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Saturday, 22-Apr-2006 11:31 Email | Share | Bookmark
The north of Iran

a traditional house
Pir e ali
Gilan (Persian: گیلان, locally known as Guilan) is one of the 30 provinces of Iran, known during ancient times as part of Hyrcania, with a population of approximately 2 million and an area of 14,700 sq. km. It lies just west of the province of Mazandaran, along the Caspian Sea. The center of the province is the city of Rasht. Other towns in the province include Astara, Astaneh-e Ashrafiyyeh, Rudsar, Langrud, Souma'eh Sara, Talesh, Fuman, Masouleh, and Lahijan.
The main harbor port of the province is Bandar-e Anzali (previously Bandar-e Pahlavi

Arabs never managed to conquer Gilan. Gilaks and Deylamites successfully repulsed any Arab attempt to occupy their land or to convert them to Islam.
In 9th and 10th centuries CE, Deylamites and later Gilaks gradually converted to a heretical sect of Shi'a Islam. It is worth noting that several Deylamite commanders and soldiers of fortune who were active in the military theatres of Iran and Mesopotamia were openly Zoroastrian (for example, Asfar Shiruyeh a warlord in central Iran, and Makan son of Kaki the warlord of Rayy) or were suspected of harboring pro-Zoroastrian (for example Mardavij) sentiments.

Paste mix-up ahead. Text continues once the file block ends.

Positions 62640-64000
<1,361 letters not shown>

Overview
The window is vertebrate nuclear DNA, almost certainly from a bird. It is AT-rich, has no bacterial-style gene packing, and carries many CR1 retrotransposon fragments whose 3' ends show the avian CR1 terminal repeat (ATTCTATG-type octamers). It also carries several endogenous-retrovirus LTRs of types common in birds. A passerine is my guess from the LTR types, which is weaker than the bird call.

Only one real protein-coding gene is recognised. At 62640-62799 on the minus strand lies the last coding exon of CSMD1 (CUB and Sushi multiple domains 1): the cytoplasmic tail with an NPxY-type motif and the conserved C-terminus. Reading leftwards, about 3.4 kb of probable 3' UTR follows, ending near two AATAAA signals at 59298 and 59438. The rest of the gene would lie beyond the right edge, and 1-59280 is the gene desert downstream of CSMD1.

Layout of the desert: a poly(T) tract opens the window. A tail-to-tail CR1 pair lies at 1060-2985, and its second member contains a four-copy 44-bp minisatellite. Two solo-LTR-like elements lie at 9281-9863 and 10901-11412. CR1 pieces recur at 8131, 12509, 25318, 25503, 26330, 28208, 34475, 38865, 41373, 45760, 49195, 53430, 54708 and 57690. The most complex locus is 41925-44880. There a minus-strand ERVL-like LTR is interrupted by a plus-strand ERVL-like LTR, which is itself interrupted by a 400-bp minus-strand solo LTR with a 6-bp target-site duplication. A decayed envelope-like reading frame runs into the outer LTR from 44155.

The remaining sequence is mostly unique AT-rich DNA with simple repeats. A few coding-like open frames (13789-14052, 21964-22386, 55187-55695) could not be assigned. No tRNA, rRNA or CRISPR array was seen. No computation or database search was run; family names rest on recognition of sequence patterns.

Buyids established the most successful of the Deylamite dynasties of Iran.
Turkish invasions of 10th and 11th centuries CE, which saw the rise of Ghaznavid and Seljuk dynasties, put an end to Deylamite states in Iran. From 11th century CE to the rise of Safavids, Gilan was ruled by local rulers who paid tribute to the dominant power south of the Alborz range, but ruled independently.

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